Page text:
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The Laws For Non-Judicial Foreclosure Are Tricky – 5 Ways To Deal With Them



The Laws For Non-Judicial Foreclosure Are Tricky – 5 Ways To Deal With Them

Most of the foreclosures are non-judicial in the deed of trust or power of sale document. The party foreclosing should file their debt-proof ownership along with default, with the public trustee looking after the process. However, a non-judicial foreclosure is not available for traditional mortgages.

Know how to protect your rights with a skilled and experienced lawyer

Foreclosure laws differ in every state of the USA. It is prudent for you to know them so that you can protect your rights in the process:

  • Foreclosures can be non-judicial or judicial, with the latter being the most common.
  • Understand what your rights are in either case.
  • Know what is expected to happen later, such as whether a deficiency judgment is possible.

To understand the above, you must consult an experienced lawyer specializing in state property laws. Check to see if your lawyer has a track record in the field.

Laws heavily regulate the non-judicial foreclosure process

The rules relating to non-judicial foreclosures are strict and intensely regulated. Before the foreclosure, the lenders should send a notice to the property owner. The lenders should wait for a specific period before the property auction.

You can find all of the laws relating to foreclosure Revised Statutes; however, they change often, so you should check them regularly. The ways the courts and legal agencies work changes, so ensure you are clear about them.

Some rules can change inside the state, so consult an experienced and skilled lawyer or professional in the field if you are faced with the possibility of foreclosure. Click here to know more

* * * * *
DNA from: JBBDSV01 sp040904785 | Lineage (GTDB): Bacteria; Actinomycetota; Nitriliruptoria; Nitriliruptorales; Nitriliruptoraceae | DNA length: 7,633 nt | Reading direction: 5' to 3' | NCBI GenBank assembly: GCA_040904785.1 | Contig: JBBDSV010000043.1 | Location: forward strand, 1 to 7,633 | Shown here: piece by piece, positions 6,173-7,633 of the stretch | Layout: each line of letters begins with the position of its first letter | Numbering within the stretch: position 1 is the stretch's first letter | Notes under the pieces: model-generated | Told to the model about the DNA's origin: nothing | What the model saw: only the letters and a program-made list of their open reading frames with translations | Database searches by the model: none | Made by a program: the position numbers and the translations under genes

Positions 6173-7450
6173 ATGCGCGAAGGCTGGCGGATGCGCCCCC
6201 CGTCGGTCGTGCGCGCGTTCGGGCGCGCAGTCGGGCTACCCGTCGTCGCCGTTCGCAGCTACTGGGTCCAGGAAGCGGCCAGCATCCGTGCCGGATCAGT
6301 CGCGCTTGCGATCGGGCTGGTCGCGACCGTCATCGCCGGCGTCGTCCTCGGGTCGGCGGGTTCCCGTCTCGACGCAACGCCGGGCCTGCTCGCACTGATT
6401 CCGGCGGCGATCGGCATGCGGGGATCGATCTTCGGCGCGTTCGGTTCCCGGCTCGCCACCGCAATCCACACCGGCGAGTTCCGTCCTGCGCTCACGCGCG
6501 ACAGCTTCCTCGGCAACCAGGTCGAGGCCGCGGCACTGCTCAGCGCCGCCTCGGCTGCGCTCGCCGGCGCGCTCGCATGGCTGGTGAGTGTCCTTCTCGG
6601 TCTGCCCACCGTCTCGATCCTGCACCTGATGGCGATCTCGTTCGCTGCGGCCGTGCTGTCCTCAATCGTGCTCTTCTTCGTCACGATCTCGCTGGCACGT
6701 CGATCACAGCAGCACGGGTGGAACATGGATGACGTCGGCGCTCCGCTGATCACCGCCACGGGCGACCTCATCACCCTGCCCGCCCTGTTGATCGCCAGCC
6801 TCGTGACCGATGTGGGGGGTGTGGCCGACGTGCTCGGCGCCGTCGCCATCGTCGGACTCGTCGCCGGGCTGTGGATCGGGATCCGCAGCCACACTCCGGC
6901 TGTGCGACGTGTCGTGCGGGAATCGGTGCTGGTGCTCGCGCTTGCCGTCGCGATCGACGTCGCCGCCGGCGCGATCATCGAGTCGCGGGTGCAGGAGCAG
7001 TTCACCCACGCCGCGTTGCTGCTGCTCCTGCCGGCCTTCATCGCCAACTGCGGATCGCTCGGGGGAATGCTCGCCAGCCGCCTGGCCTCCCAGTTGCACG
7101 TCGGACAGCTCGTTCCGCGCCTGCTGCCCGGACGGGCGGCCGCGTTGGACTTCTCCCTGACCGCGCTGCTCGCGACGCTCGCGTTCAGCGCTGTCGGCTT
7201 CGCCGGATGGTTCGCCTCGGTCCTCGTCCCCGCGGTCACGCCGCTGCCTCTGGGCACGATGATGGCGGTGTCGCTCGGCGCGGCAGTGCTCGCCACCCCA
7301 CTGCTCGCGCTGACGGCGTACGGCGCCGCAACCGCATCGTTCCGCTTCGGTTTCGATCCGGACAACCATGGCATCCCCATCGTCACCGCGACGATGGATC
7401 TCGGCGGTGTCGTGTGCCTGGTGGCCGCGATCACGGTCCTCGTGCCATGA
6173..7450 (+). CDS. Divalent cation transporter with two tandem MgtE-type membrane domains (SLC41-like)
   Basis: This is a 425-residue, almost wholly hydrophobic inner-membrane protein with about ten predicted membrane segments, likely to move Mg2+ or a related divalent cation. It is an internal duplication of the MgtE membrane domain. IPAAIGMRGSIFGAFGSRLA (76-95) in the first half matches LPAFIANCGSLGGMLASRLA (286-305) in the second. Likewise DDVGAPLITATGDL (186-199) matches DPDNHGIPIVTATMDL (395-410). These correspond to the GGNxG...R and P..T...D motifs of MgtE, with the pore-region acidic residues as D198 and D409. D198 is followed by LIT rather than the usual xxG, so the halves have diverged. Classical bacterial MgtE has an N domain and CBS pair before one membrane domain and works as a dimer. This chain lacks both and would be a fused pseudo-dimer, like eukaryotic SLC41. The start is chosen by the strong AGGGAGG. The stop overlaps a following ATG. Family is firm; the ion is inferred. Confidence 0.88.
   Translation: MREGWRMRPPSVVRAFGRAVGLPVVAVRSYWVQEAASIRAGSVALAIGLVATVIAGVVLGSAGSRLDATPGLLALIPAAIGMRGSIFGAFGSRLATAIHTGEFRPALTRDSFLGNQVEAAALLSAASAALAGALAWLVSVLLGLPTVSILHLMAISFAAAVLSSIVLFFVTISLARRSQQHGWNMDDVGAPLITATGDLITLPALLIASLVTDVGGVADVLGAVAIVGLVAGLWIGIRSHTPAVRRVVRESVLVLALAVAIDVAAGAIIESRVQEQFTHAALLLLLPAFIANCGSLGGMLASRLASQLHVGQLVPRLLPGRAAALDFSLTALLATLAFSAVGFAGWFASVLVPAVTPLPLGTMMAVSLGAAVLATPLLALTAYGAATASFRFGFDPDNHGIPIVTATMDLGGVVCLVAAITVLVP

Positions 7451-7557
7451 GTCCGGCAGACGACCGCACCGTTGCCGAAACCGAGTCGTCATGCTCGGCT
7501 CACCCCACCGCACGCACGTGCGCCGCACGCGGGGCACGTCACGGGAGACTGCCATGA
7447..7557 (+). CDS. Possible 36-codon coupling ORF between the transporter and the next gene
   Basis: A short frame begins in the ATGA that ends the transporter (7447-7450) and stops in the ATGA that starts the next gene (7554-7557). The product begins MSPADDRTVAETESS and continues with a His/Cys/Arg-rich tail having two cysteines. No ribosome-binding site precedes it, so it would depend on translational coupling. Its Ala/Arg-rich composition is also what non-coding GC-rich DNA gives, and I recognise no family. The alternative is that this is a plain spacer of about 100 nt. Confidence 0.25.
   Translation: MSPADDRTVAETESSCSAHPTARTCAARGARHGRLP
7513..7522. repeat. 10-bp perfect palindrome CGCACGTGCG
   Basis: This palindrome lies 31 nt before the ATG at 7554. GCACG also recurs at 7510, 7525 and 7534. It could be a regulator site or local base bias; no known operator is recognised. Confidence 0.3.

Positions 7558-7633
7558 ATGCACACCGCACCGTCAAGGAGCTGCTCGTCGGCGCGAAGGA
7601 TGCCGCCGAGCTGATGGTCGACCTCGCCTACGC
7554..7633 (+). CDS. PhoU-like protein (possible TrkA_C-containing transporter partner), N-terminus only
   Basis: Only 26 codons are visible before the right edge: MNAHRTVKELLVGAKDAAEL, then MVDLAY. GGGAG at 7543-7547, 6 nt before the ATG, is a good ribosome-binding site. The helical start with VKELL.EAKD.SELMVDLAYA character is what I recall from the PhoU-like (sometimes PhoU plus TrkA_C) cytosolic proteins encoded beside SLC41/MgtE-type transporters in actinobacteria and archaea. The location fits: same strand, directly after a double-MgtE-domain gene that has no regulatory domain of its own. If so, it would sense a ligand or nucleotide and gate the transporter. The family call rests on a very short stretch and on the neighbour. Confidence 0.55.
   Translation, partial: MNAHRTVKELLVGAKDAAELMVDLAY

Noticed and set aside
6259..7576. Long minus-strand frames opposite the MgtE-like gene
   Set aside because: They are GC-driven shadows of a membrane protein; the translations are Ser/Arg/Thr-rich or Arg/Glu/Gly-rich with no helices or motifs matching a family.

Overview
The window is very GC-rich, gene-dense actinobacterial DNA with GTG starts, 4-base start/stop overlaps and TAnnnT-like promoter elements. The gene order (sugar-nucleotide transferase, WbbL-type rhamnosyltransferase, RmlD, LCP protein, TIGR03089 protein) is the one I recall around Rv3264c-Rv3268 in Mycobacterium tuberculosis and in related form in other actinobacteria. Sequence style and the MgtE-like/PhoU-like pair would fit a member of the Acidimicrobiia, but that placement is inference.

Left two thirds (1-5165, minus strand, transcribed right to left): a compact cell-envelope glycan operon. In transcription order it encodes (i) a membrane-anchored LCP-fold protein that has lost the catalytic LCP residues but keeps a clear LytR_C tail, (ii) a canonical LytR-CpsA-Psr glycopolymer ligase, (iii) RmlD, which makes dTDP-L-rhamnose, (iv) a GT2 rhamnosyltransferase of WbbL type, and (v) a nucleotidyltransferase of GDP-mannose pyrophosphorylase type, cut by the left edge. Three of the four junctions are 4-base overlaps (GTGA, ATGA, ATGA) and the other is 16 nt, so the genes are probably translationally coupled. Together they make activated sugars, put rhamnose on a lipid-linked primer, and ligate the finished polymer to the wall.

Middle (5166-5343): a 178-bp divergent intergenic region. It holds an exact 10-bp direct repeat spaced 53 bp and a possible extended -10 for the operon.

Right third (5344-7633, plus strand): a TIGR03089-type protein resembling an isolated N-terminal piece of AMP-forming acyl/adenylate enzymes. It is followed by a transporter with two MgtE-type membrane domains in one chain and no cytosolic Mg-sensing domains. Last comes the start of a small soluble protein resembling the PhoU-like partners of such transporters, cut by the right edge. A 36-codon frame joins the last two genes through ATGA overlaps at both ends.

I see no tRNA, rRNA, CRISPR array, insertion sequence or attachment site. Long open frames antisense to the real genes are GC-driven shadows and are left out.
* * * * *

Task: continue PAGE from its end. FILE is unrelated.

Penalties for not following the foreclosure laws

If anyone fails to abide by the foreclosure laws the fines can go up to $25,000 and up to a year in jail. It is prudent to consult a reasonable attorney and create a contract that protects your rights under state laws.

Short-sale and foreclosure    

Borrowers can avoid foreclosure with a short sale. The borrower sells the house and pays a part of the mortgage balance left with the loan. In this process, the home’s sale price is less than the remaining mortgage balance. To maximize the sale proceeds; the accepted home offer should be as close to the fair market values as possible.

What is a deficiency waiver?

Depending upon the above, the borrower might be required to make some financial contribution to the remaining payment balance. However, after the completion of the short sale, the borrower does not need to pay the balance remaining on the mortgage, known as a deficiency waiver. Some tax consequences are linked to the forgiven debt; these borrowers can consult a tax professional for extra guidance and aid.

If you are faced with foreclosure and want to avoid it with a short sale, consult a reasonable attorney for guidance. Ensure all the documentation is complete and in order. Be aware of state laws as they change often, so your rights are protected in the process. What are you waiting for? Get in touch with the experts to know more about these rules and regulations.

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